In this step, you will have all the required IAM roles. Now, we need to attach the policy to those IAM roles so Amazon ECS can run our application.

aws iam attach-role-policy --role-name helloRacer-executionRole --policy-arn "arn:aws:iam::aws:policy/service-role/AmazonECSTaskExecutionRolePolicy"

aws iam attach-role-policy --role-name helloRacer-executionRole --policy-arn "arn:aws:iam::aws:policy/CloudWatchLogsFullAccess"

4.1 Create Task Definition

Now comes the fun part. Remember about task definition 2? It’s essential to create a task definition prior deploying your application so Amazon ECS understands the configuration for your application.

Under /aws folder, you’ll find a task definition in JSON format. If you take a look into the file, you’ll find one variable that you’ll need to replace with your own IAM role ARN value. You can either edit it directly or to make it more simple, you can use sed for this purpose. Below is a simple sed command that you can use:

sed -e "s|REPLACE_ME_WITH_HELLO_RACER_IAM_TASK_ROLE|$HELLO_RACER_IAM_TASK_ROLE|g" aws/ecs-task-definition.json > output/ecs-task-definition.json

After you make necessary changes, it will generate the output in /output folder that you can use it to register this task definition into Amazon ECS.

aws ecs register-task-definition --cli-input-json file://output/ecs-task-definition.json

4.2 Create A Cluster

Now we have our task definition. What we need to do next is to create a cluster. This simple command below will create a cluster in which we want to put our application.

export HELLO_RACER_CLUSTER_ARN=`aws ecs create-cluster --cluster-name "hello-racer" | jq -c '.cluster.clusterArn'`

4.3 Prepare Your VPC and Security Group

For this demo, as there are no special needs for networking, we can use our default VPC. You can easily get your VPC ID by using the following command

aws ec2 describe-vpcs

However, if you’ve installed JQ, you’re in luck because you can use the following command to easily get your default VPC ID.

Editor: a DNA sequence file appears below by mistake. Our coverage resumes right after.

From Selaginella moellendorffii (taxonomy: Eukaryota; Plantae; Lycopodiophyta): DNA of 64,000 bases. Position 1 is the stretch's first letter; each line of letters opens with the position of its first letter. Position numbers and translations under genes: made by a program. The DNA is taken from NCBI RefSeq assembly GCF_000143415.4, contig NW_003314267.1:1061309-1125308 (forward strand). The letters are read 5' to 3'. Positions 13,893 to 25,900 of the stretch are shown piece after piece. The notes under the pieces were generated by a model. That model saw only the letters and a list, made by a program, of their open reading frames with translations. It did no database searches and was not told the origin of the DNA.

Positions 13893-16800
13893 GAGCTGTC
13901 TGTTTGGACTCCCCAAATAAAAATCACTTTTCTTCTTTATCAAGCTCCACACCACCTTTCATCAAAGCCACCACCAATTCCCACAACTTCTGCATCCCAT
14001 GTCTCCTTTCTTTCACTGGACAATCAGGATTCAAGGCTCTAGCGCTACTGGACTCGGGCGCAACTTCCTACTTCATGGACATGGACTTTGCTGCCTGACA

export HELLO_RACER_VPC_ID=`aws ec2 describe-vpcs | jq -c '.Vpcs[] | select(.IsDefault == true) | .VpcId'`

Now we need to create a security group and allow port 80 as an inbound rule so we can access it.

export HELLO_RACER_SECURITY_GROUP_ID=`aws ec2 create-security-group --group-name "securityGroup-helloRacer" --description "Security Group for helloRacer" | jq -c '.GroupId'`
aws ec2 authorize-security-group-ingress --group-name "securityGroup-helloRacer" --protocol tcp --port 80 --cidr

4.3 Deploy using AWS Fargate

We’re now in the final stage and what we need to do now is to deploy our application with AWS Fargate. Service in Amazon ECS, allows you to run and maintain a specified number of instances of a task definition simultaneously in an Amazon ECS cluster. I’d always like to think that creating a service also means that gluing altogether, starting from your container defined in task definition, security groups, subnets and also desired count of your tasks.

To create a service, we need to populate /aws/ecs-create-service.json file with all variables needed. First, we need to get the subnet ID and store it as an environment variable.

export HELLO_RACER_SUBNET_ID=`aws ec2 describe-subnets | jq -c "[.Subnets[] | select(.VpcId==$HELLO_RACER_VPC_ID)][0] | .SubnetId"`

Now you have all required environment variables if you do


…and double tab it, you’ll see that you have following variables:


You can edit and replace it manually one by one all variables on /aws/ecs-create-service.json file, or you can use following command to prepare your file for creating service: